Or should I say . . ? KDE is now more reliable after the horror of 4.0 and 4.1, from 4.2 it was quite reasonable and in the current (4.3) version it is very good.

Not sure where this constant complaint about "dependency hell" is coming from. There seems to be nothing like that on any of my systems. Have you tried doing a "urpmi --auto-select" to check if anything needs installing?

Reply Score: 1

Sidux or Mepis
by levito on Mon 18th Jan 2010 19:49 UTC
levito
Member since:
2010-01-18

You want Sidux or Mepis.

Sidux if you want bleeding edge packages, you like a rolling release and you don't mind getting your hands dirty from time to time. It's a hardened Debian Sid. Much more stable than stock Sid, but it's still Sid.

Mepis if you want something reliable and you don't want to update every few days. It's Lenny with some updated packages. Very reliable but quite old in some areas.

You can also use Sidux and switch your sources.list back to testing. That's a nice compromise between stability and currentness.

Reply Score: 2

Pardus
by James-T on Mon 18th Jan 2010 19:50 UTC
James-T
Member since:
2009-07-27

You could try Pardus, a KDE distro originating from Turkey. The 2009.1 release came out last week.

Reply Score: 6

Errors and prejudice
by Morty on Mon 18th Jan 2010 20:01 UTC
Morty
Member since:
2005-07-06

Using the "Then KDE 4 happened" comment to illustrate issues with Kubuntu's KDE implementation is an error. The simple truth is that Kubuntu was sub-par KDE distribution compared to other offerings, even in the KDE 3 days. That they also screwed up the transition is telling, but don't change the fact that it was not particularly good to begin with.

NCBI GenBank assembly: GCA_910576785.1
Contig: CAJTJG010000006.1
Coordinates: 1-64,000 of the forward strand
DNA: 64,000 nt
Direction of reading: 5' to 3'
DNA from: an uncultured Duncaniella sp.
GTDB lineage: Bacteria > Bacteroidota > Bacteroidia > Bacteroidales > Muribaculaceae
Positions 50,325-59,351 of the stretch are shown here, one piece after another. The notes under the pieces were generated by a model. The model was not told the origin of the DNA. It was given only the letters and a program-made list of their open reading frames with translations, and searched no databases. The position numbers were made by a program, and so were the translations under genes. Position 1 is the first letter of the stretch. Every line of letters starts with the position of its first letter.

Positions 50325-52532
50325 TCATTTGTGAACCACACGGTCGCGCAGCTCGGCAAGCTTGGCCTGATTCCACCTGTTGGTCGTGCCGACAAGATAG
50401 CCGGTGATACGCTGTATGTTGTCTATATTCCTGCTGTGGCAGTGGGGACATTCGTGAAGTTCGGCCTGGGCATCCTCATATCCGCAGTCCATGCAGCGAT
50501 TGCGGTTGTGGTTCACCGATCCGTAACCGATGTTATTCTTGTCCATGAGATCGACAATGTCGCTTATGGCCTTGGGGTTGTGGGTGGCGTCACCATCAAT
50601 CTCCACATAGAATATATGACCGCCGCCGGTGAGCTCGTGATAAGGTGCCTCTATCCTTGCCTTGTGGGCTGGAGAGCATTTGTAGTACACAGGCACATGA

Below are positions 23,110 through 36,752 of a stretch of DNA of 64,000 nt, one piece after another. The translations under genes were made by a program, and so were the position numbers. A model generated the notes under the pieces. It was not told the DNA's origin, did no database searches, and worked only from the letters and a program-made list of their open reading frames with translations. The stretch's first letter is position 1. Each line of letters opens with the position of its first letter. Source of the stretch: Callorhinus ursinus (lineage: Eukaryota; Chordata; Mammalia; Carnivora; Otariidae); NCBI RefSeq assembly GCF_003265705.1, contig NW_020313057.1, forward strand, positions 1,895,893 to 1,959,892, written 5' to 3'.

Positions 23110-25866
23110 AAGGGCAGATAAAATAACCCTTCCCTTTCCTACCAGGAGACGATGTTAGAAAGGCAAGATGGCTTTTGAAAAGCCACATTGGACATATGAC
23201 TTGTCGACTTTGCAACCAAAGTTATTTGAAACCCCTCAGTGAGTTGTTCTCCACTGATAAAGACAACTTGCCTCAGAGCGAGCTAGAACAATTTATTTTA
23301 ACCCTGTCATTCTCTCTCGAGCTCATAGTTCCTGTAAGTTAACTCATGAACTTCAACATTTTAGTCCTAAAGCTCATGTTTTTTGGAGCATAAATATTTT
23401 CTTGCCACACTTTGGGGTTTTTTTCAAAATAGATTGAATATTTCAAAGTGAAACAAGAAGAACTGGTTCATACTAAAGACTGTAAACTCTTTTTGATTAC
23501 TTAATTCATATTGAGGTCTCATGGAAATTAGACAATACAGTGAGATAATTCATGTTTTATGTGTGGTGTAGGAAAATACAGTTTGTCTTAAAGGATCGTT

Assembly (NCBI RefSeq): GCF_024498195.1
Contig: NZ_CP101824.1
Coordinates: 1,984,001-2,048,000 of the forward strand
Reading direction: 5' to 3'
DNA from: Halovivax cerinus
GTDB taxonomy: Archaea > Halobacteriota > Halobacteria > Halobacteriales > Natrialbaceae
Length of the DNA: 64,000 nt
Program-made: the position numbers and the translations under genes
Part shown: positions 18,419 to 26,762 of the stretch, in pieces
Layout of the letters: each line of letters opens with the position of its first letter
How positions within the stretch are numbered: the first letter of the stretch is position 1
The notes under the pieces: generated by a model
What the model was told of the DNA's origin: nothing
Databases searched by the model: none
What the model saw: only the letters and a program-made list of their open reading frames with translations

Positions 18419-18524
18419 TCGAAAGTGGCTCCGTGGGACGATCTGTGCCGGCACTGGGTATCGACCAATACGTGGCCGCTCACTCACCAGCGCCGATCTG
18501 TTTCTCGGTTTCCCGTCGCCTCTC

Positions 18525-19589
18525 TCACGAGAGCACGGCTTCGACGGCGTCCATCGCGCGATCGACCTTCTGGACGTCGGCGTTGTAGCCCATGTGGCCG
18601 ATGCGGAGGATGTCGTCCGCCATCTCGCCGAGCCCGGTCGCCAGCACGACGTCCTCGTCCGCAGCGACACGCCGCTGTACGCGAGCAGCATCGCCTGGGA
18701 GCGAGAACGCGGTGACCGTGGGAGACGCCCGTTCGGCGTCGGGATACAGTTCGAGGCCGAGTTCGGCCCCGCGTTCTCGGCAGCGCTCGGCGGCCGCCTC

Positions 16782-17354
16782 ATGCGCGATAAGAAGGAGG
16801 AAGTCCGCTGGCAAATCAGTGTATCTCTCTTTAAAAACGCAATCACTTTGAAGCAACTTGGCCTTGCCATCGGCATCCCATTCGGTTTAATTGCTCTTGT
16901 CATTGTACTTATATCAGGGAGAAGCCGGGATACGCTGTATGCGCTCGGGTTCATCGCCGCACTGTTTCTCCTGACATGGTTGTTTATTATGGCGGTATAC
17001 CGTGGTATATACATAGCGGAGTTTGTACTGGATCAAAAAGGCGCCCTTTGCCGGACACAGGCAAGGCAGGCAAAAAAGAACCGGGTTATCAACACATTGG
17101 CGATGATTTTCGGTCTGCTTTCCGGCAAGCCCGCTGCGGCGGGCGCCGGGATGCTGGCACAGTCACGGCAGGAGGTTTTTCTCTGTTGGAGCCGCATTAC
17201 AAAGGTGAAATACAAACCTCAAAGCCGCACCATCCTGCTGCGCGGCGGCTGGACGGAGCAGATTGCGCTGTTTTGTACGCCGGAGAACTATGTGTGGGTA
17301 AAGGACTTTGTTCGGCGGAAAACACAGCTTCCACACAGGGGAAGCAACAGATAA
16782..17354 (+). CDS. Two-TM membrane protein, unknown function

The RPM prejudice is just nonsens, dependency hell have not been a more real issue on RPM distributions than DEB distributions for years. Nowdays urpmi, yum and zypper hold their own against apt. Curiously from what I currently see on the net, it actually seem that DEB users have more dependency problems. Usually when people(for whatever reasons) end up running mixes of Debian stable, unstable and various Ubuntu repos.

Reply Score: 3

v RE: Errors and prejudice
by Soulbender on Mon 18th Jan 2010 22:52 UTC in reply to "Errors and prejudice"
RE[2]: Errors and prejudice
by Morty on Tue 19th Jan 2010 00:48 UTC in reply to "RE: Errors and prejudice"
Morty Member since:
2005-07-06

"The RPM prejudice is just nonsens


But I guess Kubuntu prejudice isn't eh?
"
Since the situations where you could get problems with RPMs have been remedied for years, and there are tools making it comparable to the solutions used by DEB based distributions it has become an non-issue. So having prejudice against non existing issues are quite nonsensical. As for Kubuntu, prejudice is not the right term. The situation is that Kubuntu have always been lacking and still is, compared to several other distributions KDE offerings. Which the Kubuntu developers themselves acknowledge. Time will tell if Project Timelord will remedy the situation, and they manage to deliver a worthy KDE version.

I really don't know why people hate on Kubuntu these days

Simply realizing that there are better alternatives is not hate. But it would be less annoying for all, if more people would follow the Kubuntu developers lead. More work on fixing the actual issues and less hype.

and I really don't see what's so much better with, say, Mandriva

Less brokenness and better stability?

(drakconf? Please, make the pain go away).

So an advanced and comprehensive GUI for configuring nearly every aspect of the distribution is bad? And Kubuntu/Ubuntu world does not have anything similar, or even close usability and functionality wise. Go figure, of course it's bad:-)

The only thing people seems to be able to put their finger on is the translations